Can you microwave an ambulance? New technique could revolutionise how surfaces are disinfected

Published:
ambulance
Possible application of the remote sterilisation approach for ambulances, medical devices and other possible clinical assets.

Microwave engineers, infectious disease specialists and polymer scientists from the University of Edinburgh, Heriot-Watt University and the University of Strathclyde have teamed up to create a novel microwave sterilisation method that could revolutionise the way ambulances and hospitals are being disinfected.

At present, sterilisation is done manually with conventional techniques that use chemicals. This can take around 30 to 40 minutes to disinfect a single ambulance.

During this time, the ambulance is out of action which puts increasing pressure on emergency services during busy times. The possibility of the new technique could drastically reduce the time it takes to get an ambulance safely back on the road to save lives.

In recent years, several other techniques have been proposed for disinfecting and sterilising surfaces, ranging from hydrogen peroxide aerosols to UV irradiation and infrared radiation. However, these techniques have been shown to degrade surfaces over time, or to be harmful to humans if they are in close proximity. This has, so far, limited their long-term application.

In contrast, the new method works using electromagnetic waves, antennas, sensor beacons, and a liquid layer to rapidly heat-up and sterilise surfaces. Its automation means a person can easily operate the system from a safe distance rather than touching contaminated surfaces directly during cleaning.

Published in the IEEE Journal of Electromagnetics, RF and Microwaves in Medicine and Biology, the study used microwave beams emanating from antennas like those found in mobile smart phones and domestic Wi-Fi systems. The antennas allow the microwave radiation to be directed and focussed on locations where it is most needed.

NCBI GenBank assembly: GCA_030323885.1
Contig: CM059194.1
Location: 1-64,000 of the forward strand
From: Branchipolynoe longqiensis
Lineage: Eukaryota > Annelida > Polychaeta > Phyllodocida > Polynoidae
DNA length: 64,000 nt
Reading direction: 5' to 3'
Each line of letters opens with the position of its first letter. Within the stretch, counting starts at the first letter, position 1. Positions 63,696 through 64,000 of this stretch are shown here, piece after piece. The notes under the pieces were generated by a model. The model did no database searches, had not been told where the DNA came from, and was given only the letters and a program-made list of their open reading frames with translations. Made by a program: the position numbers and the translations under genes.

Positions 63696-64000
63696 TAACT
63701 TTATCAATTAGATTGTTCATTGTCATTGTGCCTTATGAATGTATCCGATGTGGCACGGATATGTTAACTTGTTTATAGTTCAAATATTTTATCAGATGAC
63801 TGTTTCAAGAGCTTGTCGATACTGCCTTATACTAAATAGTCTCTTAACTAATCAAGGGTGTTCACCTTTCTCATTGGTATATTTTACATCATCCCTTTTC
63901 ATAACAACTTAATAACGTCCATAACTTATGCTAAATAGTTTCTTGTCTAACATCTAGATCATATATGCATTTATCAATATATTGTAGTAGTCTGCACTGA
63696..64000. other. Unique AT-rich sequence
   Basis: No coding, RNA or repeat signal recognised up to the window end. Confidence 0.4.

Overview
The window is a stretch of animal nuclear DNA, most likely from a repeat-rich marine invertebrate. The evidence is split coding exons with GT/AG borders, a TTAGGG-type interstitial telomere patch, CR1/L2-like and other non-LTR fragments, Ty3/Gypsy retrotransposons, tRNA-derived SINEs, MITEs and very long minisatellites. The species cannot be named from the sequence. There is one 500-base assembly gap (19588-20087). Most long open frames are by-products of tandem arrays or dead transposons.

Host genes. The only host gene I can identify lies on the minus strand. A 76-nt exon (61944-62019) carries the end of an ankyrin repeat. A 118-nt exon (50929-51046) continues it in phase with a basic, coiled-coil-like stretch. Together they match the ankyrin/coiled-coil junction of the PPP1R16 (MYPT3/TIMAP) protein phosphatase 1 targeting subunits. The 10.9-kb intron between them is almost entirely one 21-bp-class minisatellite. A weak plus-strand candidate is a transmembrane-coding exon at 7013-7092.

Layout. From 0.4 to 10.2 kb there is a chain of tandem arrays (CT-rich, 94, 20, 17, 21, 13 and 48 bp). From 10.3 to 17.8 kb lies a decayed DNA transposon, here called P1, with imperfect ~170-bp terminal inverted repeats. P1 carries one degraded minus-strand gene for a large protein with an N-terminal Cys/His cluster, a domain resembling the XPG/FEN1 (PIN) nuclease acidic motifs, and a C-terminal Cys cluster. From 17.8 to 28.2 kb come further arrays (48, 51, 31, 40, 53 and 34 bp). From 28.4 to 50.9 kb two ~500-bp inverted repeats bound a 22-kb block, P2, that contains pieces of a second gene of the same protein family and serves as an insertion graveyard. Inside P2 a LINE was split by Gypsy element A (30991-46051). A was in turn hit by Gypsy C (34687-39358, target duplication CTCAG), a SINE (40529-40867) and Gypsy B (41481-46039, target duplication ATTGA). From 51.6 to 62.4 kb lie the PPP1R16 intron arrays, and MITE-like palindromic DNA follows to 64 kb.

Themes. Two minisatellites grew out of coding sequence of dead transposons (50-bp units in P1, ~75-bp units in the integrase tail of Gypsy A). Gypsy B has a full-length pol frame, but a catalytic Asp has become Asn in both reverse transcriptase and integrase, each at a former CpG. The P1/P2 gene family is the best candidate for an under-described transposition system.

The Scottish team was led Dr Symon Podilchak, professional engineer and a senior lecturer of radio frequency technology from the University of Edinburgh and an honorary associate professor at Heriot-Watt University.

He explained: “I got the idea over a year ago when sterilising baby bottles for my newborn son using a microwave oven. It was when the COVID-19 pandemic was just starting in the UK in early 2020.

“I realised that if bottles could be sterilised in just a few minutes and were safe for a newborn child then it was possible to scale the technique for infected surfaces. However, significant research was required to determine the relative distance between the surface and the antenna whilst ensuring safe power levels.

“I also figured out that it would be better to target and focus the microwave beam to the areas most likely to be affected. To do this, I reused a technique that I originally developed for charging mobile phones wirelessly.”

Podilchak then connected with Professor Marc Desmulliez, a chartered engineer and physicist from Heriot-Watt University who previously developed a microwave powered, open-ended oven.

This device was shown to enable the deactivation of live coronavirus (strain 229E) at a relatively low temperature of 60oC in 30 seconds. This latter part of the research was carried out in collaboration with a group led by Professor Juergen Haas, an expert in Infection Medicine at the Edinburgh Medical School.

Professor Marc Desmulliez from Heriot-Watt University said: “The beauty of this new technique is that the surfaces sterilised are not being degraded which was one of the key challenges found with using UV light or aerosol techniques. The resulting microwave device can also be portable, and this means it can be applied in multiple other applications beyond ambulances and operating theatres. It could be used to sterilise dinner tables in restaurants or clean train or airplane tables and seats prior to welcoming new customers”.

The biggest challenge for the team was to demonstrate whether microwave beams were effectively hitting the surfaces and could heat them at the right temperature.

Professor Nico Bruns, a polymer specialist from the University of Strathclyde explains: “My group used hen egg white proteins that are known to denature at 60oC. By looking at the solution turning white, we were able to show that the right temperature was reached to enable virus deactivation. This would be extremely helpful for an operator of the proposed system.”

The collaborative team funded the initial research themselves using existing lab equipment and their goodwill. They are now seeking funding to manufacture a device that can be installed in ambulances as a proof-of-concept demonstrator.

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Annie Pugh

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